The Cost of Legislative Dissent: Toe the Line or Get Towed

By Ernest Armah

Parliament’s Standing Order 20 provides a safe space for members of Parliament (MPs) to debate and intervene on constitutional, legislative, administrative and general public policy matters in outspoken terms. Standing Orders are the internal rules and procedures that regulate the proceedings of Parliament.

On the back of Order 20, it is very easy for an MP to subject the President and his 123 Ministers to the highest standards of integrity, transparency and responsiveness to electorates’ preferences. But it is extremely difficult for an MP to do same to his political party. Simply put, it is easier for an MP to say that the government is corrupt than to say that his party leadership is corrupt. In most parliamentary systems like Ghana’s, legislative dissent is a very costly venture, such that MPs who refused to be whipped into line must be prepared to pay a price.

The manner Mr. Mahama Ayariga (MP, Bawku Central), now former Chair of the Subsidiary legislation Committee, used to deploy his presence in Parliament – his aura of forthrightness, revolution and ‘bring-it-on’ posture – has drastically changed in the aftermath of corrupt allegations he made against key leaders of Parliament, which affected both sides of the political divide. It seems he has been pummeled into a deserted underdog.

According to Parliament’s Committee of Selection, the recent re-composition of committee leadership and membership (access committee recomposition information here:  became necessary due to, among other considerations:

  1. The need to enhance the performance and effectiveness of the Committees of the House;
  2. Appointment of some leaders of parliamentary committees to international parliamentary bodies making them  frequently absent and
  3. The sudden death of Hon. Emmanuel Kyeremanteng and the subsequent election of Hon. Lydia Alhassan.

These are damage-control justifications that reifies the observation that legislative business is party and executive business. Here’s why:

  1. Just recently, the President appointed 14 persons to the positions of regional and deputy regional Ministers for the six newly created regions. Out of the 14 persons, eight were MPs (representing 57%). This will significantly impact on parliamentary committees because per the rules of Parliament, Committee chairs who get ministerial appointments must rescind their leadership roles. Also, this Presidential harvest of parliamentary talent to a numerical extent of 57% was guided by Article 78 (1), a moribund constitutional provision that permits the President to plunder Parliament.
  2., on 15th July, 2018,  reported Hon. Sam George to have said, “We are basically not working…Your chairman (Kennedy Agyapong) has to call meetings and when your chairman is virtually always absent, how would you have meetings?. On February 16, 2019, Odekro issued a presser objecting to the mere reprimand meted out to the Mr. Ken Ohene Agyapong (MP, Assin Central) over his contemptuous remarks at the leadership and institution of Parliament for the reasons that the MP is a remorseless, serial violator of the 1992 Constitution of Ghana, the Standing Orders of Parliament and MPs Code of Conduct. Yet the Committee of Selection chaired by Rt. Hon. Professor Mike Oquaye and his 19 members retained Hon. Ohene Agyapong as Chair of the Communications Committee. According to reports, the reason Mr. Ayariga was relieved of his duty as Chair of the Subsidiary Legislation Committee was that “his absence (due to his ECOWAS Parliament duties) is negatively affecting” his performance as Committee Chair. However, interestingly, Mr Ayariga has a better attendance record than Mr Ohene Agyapong. So this begs the question: Is it really the manifest intent of the Committee of Selection to make parliamentary committees perform and effective?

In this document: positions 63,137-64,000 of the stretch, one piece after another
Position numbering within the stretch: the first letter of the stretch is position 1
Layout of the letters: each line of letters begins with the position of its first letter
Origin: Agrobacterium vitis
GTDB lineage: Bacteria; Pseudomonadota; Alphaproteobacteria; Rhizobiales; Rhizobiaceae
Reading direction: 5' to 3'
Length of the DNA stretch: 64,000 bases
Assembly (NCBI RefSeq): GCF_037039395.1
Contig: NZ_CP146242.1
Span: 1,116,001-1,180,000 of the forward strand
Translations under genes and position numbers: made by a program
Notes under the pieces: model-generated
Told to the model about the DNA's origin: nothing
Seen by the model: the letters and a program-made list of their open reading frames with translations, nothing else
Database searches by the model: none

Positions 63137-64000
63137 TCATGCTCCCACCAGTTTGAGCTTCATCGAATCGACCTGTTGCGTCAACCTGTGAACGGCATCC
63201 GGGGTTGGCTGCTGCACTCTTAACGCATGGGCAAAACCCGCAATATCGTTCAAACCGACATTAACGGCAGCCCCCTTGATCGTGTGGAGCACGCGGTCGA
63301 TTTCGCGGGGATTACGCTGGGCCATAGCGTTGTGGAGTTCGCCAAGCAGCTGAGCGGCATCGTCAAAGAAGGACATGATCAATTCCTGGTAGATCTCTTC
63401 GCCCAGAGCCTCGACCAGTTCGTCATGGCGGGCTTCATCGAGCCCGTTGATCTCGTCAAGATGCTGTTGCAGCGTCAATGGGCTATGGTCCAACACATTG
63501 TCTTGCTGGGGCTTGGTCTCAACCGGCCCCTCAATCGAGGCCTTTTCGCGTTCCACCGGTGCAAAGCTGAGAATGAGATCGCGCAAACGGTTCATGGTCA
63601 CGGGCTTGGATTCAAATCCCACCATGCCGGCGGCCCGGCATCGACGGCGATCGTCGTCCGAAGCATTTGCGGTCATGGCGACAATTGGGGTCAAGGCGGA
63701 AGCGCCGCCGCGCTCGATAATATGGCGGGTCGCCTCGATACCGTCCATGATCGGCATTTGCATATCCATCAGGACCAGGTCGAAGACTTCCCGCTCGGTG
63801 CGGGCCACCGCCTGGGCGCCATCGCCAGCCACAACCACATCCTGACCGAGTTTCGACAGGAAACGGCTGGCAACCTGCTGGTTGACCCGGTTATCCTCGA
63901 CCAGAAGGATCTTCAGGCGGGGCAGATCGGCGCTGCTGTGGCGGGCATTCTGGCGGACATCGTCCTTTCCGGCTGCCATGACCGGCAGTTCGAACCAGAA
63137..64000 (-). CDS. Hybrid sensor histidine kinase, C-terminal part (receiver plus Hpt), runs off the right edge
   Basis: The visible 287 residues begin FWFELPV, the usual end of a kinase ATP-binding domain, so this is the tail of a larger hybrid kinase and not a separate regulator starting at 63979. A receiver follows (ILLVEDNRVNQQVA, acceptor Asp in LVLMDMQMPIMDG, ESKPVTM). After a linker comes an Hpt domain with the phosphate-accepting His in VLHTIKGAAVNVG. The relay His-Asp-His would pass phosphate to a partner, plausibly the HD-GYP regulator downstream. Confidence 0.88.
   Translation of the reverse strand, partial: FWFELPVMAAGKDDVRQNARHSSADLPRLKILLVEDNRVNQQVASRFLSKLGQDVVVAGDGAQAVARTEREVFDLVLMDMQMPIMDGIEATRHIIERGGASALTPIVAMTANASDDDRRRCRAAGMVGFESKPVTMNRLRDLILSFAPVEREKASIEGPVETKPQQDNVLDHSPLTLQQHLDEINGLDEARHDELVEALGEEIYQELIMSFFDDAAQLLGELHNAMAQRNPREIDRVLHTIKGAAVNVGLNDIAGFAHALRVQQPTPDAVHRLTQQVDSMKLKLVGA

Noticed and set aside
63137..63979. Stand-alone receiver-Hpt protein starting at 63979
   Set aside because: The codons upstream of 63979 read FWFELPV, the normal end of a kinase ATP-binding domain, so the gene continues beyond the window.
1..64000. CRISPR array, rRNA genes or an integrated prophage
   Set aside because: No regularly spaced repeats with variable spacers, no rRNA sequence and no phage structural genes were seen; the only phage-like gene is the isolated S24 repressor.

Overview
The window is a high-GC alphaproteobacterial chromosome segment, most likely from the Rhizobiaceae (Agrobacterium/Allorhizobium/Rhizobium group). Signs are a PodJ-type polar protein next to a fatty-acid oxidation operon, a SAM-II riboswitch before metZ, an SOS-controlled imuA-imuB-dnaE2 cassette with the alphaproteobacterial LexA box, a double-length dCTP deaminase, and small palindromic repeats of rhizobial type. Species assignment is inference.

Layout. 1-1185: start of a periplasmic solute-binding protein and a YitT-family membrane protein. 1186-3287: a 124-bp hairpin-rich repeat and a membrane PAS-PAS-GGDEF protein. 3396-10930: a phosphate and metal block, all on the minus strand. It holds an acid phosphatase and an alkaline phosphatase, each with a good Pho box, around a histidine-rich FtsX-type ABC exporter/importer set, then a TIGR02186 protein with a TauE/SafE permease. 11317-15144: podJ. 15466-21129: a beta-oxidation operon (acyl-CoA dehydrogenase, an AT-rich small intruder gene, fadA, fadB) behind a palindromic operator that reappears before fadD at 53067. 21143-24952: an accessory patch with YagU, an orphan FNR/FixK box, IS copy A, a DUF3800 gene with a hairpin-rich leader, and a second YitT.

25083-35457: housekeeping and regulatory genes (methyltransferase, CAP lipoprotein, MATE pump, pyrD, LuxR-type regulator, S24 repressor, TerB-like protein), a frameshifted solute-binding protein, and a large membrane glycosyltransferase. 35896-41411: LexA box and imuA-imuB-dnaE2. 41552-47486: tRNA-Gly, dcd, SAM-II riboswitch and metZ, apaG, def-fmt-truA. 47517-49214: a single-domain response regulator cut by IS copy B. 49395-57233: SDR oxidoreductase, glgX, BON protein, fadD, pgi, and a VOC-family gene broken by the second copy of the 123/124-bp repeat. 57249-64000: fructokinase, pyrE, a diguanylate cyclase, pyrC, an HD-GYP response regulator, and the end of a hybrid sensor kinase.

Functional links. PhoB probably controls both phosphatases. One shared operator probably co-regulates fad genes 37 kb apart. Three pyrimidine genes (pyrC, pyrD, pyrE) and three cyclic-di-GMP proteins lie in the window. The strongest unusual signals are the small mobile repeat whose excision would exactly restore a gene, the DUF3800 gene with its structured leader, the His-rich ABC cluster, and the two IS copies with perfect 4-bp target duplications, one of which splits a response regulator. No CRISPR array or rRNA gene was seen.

Groupthink and group cohesiveness are enduring, unwritten codes of parliamentary practice and a member of each of the parties who departs from that practice, risks losing his or her recognition within the party. Sensitivity to the whip system in Parliament is very important.

In the 5th Parliament, Hon. Joe Ghartey (NPP) openly disagreed with his then Minority Leader Hon. Kyei-Mensah-Bonsu (NPP) on the issue of configuration and identity of political parties in Ghana. He subsequently had to plead with his leader not to reshuffle him as a Ranking Member of the Constitutional, Legal and Parliamentary Affairs Committee. Although this parallel event happened under humorous circumstances, with the benefit of hindsight, it is evident that most MPs are conscious of the fact that legislative business is party and executive business.

Thus in the case of Mr Ayariga, we have seen the whip system and its excesses came on too strong to an individual who only drew attention to a perceived dishonorable malpractice among honourable members. In the case of Mr Ken Agyapong, we are seeing how the same whip system deals in a laissez-faire approach with members who attack the party and with members who attack colleague members for not pushing party agenda strongly enough.

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